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The federal government appears to have decided to lay the blame for the deaths caused by the recent heatwave in Karachi squarely on the doorstep of the Sindh government and K-Electric. Federal officials have resorted to false statements to augment their claims against K-Electric, as a result of which the federal government has decided to seek monetary compensation from the company.

The decision to seek compensation was taken at the June 25 meeting of the Cabinet Committee on Energy, chaired by Prime Minister Nawaz Sharif. Officials familiar with CCE’s deliberations said the National Electric Power Regulatory Authority (Nepra) had been directed to take action against K-Electric.

At the meeting, officials from the water and power ministry told the committee that K-Electric was being sold 650 megawatts of electricity from the national grid at a ‘discounted rate’. This statement is verifiably false, since K-Electric buys electricity from the state-owned National Transmission and Dispatch Company (NTDC) at the same rate as all other utility companies in Pakistan.

“We buy electricity from NTDC at the same rate as all other electricity distribution companies and we sell electricity to consumers at the rate determined by Nepra,” a spokesperson for K-Electric told The Express Tribune.

Officials from the ministry went on to say that K-Electric has idle power plants with a capacity to generate 1,100 MW. K-Electric doesn’t contest that claim but says it cannot run those power plants unless the state-owned Sui Southern Gas Company Ltd supplies it with its contractually obligated amount of natural gas to run those power plants. The government, however, appears to be ignoring K-Electric’s request for its due share of natural gas and instead NTDC has written a letter to KE asking the company to fully utilise its own power generation capacity.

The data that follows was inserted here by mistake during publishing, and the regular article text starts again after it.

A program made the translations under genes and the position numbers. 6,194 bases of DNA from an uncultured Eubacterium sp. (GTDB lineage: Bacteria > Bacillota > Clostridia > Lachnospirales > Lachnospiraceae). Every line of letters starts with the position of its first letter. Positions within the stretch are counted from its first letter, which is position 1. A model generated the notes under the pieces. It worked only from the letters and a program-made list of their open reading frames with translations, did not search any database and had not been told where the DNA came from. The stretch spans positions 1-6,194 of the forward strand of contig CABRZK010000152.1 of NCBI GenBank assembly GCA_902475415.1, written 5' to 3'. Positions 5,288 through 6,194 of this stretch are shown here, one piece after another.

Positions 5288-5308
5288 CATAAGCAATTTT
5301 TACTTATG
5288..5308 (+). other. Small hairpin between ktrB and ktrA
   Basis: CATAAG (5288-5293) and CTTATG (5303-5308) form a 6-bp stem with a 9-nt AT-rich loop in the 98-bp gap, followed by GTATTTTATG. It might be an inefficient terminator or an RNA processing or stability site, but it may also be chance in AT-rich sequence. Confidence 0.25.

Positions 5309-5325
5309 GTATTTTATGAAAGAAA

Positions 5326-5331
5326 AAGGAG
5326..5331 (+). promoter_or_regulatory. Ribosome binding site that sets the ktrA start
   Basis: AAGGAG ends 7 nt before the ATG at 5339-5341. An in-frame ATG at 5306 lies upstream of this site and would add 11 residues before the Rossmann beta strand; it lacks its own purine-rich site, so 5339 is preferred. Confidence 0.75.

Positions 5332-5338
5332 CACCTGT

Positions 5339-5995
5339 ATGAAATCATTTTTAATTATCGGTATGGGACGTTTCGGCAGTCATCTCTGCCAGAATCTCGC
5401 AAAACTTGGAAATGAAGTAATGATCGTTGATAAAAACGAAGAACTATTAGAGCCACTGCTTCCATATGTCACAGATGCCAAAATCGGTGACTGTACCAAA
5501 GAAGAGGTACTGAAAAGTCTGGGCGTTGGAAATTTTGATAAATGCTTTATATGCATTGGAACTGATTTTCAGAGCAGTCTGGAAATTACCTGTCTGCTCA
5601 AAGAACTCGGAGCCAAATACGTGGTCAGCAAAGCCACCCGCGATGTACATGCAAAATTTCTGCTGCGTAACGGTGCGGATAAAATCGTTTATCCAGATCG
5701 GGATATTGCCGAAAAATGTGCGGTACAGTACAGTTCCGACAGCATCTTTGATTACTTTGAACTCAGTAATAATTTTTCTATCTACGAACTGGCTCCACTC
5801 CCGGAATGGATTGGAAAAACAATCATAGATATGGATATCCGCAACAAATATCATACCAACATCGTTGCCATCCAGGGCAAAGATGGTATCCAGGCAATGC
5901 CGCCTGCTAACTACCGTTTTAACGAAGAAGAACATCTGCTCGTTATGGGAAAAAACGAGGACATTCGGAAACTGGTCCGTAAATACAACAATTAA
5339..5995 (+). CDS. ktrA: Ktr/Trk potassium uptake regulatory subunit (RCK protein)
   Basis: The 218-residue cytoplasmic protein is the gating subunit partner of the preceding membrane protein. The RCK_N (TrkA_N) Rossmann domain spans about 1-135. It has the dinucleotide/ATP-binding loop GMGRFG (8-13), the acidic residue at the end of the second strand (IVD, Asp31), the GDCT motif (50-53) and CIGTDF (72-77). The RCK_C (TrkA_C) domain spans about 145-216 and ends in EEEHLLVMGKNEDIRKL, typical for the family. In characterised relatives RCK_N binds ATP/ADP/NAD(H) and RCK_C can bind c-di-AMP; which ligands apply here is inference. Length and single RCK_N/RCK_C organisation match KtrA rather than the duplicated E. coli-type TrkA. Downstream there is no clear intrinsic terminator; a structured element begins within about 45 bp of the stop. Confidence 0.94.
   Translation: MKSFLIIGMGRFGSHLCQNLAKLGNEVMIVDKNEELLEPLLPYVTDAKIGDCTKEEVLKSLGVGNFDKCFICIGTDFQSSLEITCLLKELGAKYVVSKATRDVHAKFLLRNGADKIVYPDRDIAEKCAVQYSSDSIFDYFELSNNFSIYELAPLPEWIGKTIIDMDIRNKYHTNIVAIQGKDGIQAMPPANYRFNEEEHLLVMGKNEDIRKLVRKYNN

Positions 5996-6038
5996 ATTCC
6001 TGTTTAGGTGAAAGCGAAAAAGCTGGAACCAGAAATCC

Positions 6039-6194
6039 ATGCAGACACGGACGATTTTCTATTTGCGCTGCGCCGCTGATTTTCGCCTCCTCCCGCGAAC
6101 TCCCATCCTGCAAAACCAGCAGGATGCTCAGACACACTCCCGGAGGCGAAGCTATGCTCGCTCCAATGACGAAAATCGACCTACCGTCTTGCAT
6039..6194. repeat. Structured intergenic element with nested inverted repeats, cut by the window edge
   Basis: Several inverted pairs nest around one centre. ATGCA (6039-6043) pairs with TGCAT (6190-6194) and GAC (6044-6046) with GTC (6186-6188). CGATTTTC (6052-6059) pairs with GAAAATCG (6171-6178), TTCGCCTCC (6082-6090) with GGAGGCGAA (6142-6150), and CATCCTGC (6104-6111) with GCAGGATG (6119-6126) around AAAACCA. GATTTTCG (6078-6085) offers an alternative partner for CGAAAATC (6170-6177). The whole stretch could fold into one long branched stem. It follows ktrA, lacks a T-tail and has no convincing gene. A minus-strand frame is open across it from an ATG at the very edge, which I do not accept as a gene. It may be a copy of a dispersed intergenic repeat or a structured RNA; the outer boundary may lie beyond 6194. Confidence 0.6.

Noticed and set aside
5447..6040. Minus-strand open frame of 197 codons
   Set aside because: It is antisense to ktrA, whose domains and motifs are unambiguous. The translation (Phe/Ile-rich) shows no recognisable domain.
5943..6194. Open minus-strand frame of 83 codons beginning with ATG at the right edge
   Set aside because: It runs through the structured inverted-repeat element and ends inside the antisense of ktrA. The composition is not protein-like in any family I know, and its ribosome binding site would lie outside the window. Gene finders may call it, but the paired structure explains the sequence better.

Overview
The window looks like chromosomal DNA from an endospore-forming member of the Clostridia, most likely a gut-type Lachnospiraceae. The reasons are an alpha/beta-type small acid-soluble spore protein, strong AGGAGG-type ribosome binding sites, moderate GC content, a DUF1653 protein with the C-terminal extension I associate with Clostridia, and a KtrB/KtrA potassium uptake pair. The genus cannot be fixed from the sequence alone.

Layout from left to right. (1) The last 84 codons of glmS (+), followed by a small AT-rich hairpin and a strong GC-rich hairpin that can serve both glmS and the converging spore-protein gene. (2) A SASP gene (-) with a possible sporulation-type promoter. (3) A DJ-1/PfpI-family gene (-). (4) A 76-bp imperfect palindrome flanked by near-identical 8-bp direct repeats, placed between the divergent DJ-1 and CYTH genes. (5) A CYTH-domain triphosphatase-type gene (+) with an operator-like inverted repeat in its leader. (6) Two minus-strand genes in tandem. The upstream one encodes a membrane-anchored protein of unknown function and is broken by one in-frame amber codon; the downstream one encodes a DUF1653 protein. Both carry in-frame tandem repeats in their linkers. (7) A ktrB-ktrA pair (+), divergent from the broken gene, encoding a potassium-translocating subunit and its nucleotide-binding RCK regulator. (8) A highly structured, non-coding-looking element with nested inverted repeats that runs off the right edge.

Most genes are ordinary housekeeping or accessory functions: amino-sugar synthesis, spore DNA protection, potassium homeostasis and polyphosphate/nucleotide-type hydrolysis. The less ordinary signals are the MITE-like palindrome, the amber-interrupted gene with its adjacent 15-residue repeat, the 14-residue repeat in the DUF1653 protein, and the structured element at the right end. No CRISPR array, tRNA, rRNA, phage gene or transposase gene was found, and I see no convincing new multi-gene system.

A spokesperson for the Water and Power Ministry also claimed that the Council on Common Interests, a body that includes representatives from the federal and all four provincial governments, also discussed the matter and agreed to a cut of 350 MW from K-Electric’s supply from NTDC.

At the heart of the dispute is the fact that when K-Electric was privatised in 2005, it signed an agreement with NTDC to retain access to the national grid for a supply of 650 MW, an agreement that was renewed in 2008 and expired in January 2015. The government claims the contract is highly favourable to the company and wants to divert the power away from Karachi towards Punjab, where there are chronic shortages. However, it is prevented from ending its supply to K-Electric, even though the agreement expired, because of a stay order from the Sindh High Court, a decision the federal government is appealing in the Supreme Court.

Officials from the water and power ministry also told the CCE that K-Electric cut off power supply to some installations of the Karachi Water and Sewerage Board (KWSB), which aggravated the dehydration problem during the heatwave in the city. The officials pointed out that K-Electric owes several government entities such as the NTDC, SSGC, etc, over Rs130 billion but failed to mention that various government entities also owed K-Electric north of Rs131 billion.

The CCE appeared keen to make the public aware of its stance that the blame for the deaths from the heat wave lay with the Sindh government and K-Electric. Since the federal government has no power to punish provincial governments, it appears that the brunt of Islamabad’s reaction to the public anger will be borne by K-Electric.

Nepra has been ordered to initiate an inquiry against K-Electric. Preliminary findings of that inquiry have already indicated that K-Electric has not invested enough in its crumbling transmission and distribution infrastructure, though the Nepra fact-finding committee exonerated the utility in its decisions with regard to power generation.

Published in The Express Tribune, July 29th, 2015.